The Marquis de LaFayette, passed this way in 1825 on his grand tour of the America he helped to birth some five decades earlier. He was the last surviving general of the American Revolution. He was like a Rock Star of the day.  The Creek Indians participated in the welcome (the Creek War was about 10 years earlier - an extending circumstance of the War of 1812 with Britain - (yet again, the Brits). They held a ball game  in the Marquis’ honor (like lacrosse). The game ran late and traffic held up the wagons causing a day’s delay in his arrival at Montgomery where a special ball and party was planned the night before. Traffic on game day is still a problem in the area. Did I mention that George Washington was with the Marquis on that trip? Well, his son, George W was named after the Marquis’  former boss. The tavern he stayed in prior to arriving in Montgomery is preserved in Old Alabama Town.

Essentially Highway 431  follows the Chattahoochee RIver for most of the route and then bears South West. The town of Eufaula, there on the banks of the River facing Georgia, carries some of the glory of "The Old South" in character of the old homes. I've always liked Eufaula. It was one of my favorite places to stay overnight decades ago when I travelled the South for an Animal Health company.  

I'd usually stop by the Tom Mann fish aquarium and shop for plastic fishing worms in his store. He made one of the early fortunes in artificial plastic worms for fishing.  Tom Mann was a Creek Indian and he knew so much more than most of us will ever forget about the history that passed those river banks. He is dead now. The old aquarium is gone. The store is gone. I miss that.  But the area around Eufaula seems to be thriving. They had some upscale stores South of town.

Keep Eufaula and the upper reaches of the Chattahoochee and Flint Rivers in mind because they form the Apalachicola River and  if won’t be long before you’ll be reading my posts about the connection this River made with ports on the Southern end. The next blog post will take us from Here to Panama City. Then we will get back over to the Apalachicola River a few days later.

Thursday, January 17, 2013

Natives Tour Florida

From 2012-10c
We started this expedition in Florida in early January. We are not exactly typical Florida tourists. We are native to the state ... although from the forgotten part of the state at that - the far NW Panhandle. But we have lived AWAY from our roots for the past 40 years - the last 25 in New Jersey. We remembered glimpses of the state from visits in that time but we never got to absorb the region as we can now - from a small motorhome.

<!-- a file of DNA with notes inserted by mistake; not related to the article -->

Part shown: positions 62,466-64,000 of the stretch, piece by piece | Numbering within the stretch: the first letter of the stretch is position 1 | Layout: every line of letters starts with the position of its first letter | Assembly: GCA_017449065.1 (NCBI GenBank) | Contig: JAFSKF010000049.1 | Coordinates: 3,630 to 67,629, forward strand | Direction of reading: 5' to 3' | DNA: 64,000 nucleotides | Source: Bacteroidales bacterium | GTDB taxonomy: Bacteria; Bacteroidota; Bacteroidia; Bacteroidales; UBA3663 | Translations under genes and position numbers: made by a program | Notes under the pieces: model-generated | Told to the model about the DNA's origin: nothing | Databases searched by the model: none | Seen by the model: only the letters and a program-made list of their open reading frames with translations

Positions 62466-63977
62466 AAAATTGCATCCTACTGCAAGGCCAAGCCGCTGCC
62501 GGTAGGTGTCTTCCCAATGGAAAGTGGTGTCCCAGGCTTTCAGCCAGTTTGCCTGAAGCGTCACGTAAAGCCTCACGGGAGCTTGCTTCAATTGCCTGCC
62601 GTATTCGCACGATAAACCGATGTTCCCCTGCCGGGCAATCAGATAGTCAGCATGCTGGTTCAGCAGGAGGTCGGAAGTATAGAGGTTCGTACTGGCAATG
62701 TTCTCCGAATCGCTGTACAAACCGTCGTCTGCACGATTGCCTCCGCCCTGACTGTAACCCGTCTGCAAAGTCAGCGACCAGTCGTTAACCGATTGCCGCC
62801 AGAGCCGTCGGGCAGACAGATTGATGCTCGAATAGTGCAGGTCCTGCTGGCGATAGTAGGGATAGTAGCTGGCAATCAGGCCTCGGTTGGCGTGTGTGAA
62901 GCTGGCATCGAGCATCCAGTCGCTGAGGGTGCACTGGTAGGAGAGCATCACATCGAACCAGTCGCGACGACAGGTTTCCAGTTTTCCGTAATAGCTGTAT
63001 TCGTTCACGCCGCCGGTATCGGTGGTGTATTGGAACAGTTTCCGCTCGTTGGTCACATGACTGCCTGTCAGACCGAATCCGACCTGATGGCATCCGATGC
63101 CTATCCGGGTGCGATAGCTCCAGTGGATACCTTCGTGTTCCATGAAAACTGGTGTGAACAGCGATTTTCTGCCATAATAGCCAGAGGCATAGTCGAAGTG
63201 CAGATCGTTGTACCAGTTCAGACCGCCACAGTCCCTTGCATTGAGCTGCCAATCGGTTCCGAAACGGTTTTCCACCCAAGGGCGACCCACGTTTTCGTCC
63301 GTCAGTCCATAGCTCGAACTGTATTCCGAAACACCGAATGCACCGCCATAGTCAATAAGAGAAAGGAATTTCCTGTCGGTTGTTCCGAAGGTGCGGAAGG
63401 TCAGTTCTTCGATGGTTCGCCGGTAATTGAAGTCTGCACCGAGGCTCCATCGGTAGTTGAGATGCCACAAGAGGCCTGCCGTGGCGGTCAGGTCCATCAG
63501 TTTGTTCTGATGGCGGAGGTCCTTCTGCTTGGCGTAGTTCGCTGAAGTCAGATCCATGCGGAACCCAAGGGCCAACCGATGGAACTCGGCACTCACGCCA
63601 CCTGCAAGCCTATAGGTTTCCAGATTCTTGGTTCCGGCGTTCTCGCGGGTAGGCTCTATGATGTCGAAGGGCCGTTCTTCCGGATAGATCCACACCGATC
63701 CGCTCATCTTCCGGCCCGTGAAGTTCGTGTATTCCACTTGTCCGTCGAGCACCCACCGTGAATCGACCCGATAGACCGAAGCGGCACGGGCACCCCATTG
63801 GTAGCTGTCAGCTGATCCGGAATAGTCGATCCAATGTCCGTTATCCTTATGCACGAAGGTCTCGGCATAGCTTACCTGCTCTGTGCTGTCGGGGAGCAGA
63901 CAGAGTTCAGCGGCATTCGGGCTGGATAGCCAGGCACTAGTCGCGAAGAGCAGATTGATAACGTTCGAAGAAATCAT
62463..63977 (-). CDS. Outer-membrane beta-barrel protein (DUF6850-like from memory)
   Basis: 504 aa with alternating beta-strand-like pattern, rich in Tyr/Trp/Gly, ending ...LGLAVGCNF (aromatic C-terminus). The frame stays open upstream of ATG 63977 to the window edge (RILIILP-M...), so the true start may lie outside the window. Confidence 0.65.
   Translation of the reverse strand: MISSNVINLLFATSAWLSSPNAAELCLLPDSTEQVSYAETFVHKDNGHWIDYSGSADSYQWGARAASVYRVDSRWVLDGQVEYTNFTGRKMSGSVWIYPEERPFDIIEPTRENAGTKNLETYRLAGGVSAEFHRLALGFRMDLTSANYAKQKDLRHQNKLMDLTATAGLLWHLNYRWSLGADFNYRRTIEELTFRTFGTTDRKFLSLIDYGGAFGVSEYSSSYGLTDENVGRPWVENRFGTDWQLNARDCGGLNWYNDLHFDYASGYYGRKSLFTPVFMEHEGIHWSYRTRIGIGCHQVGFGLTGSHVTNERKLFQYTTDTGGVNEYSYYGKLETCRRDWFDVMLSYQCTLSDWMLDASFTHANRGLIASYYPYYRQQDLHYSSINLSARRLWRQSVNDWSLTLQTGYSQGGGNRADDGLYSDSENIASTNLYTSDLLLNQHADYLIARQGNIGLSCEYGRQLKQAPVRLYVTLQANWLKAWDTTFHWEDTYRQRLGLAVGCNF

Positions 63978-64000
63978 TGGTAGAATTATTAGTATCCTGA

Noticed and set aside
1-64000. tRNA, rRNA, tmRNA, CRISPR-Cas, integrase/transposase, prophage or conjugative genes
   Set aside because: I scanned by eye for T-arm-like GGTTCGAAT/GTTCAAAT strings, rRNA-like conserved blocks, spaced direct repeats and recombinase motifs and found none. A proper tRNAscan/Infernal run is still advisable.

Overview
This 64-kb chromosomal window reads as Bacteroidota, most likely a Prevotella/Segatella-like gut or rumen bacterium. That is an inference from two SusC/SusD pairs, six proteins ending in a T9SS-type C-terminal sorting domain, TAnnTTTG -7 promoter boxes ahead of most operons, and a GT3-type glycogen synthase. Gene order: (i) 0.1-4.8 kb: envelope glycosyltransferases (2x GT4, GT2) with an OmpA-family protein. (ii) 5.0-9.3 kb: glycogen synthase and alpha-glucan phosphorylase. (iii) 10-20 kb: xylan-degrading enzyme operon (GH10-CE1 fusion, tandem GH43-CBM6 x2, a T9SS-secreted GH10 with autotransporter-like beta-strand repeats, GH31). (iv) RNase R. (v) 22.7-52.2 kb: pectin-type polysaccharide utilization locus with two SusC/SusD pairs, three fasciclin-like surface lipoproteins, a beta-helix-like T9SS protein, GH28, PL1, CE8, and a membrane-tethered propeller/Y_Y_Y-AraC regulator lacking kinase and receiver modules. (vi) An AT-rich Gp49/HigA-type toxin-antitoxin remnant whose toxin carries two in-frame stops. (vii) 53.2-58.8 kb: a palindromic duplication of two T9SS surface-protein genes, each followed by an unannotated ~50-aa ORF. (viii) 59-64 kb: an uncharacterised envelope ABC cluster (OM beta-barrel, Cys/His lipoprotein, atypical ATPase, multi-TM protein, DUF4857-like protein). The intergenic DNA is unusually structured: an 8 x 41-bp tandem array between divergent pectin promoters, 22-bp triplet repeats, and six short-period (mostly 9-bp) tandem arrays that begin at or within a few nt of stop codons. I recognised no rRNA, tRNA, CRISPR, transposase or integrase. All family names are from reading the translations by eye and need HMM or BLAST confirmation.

We were surprised in December to travel only three hours from home near Pensacola to Wakulla Springs and find herds of manatees in the river there. We expected the other wildlife, the alligators, the birds -- but we thought the manatees were a fixture of SOUTH Florida. And, here they were - right up at our latitude. To be fair - they do not even advertise in the Wakulla Springs brochure that there are manatees there because nearly all their tourism is in the summer and the manatees don't come up the river in the summer because they do not need the protection of the constant 68 degree water in the summer. Winter at that latitude can put a sheet of thin ice over these shallow spring fed rivers and it is deadly to manatees.  So, they move North in the river to the springs and find relative warmth. We liked the boat ride so much we took a second trip to Wakulla Springs a few weeks after our first.  

The wildlife in and around the river there has not been hunted or fished in nearly 100 years. They observe the passing boats with tourists as a  minor distraction to be ignored. It is a photographer's playground.

The December trip led us to explore a potential extended Florida camping trip, similar to the Black Hills trip we took in late 2011.  The winter season is more comfortable for Florida and it turns out that even with snowbirds in relative abundance, the natural parts of Florida are not terribly crowded.  So, our January plans were put in motion. - Follow this blog for progress reports.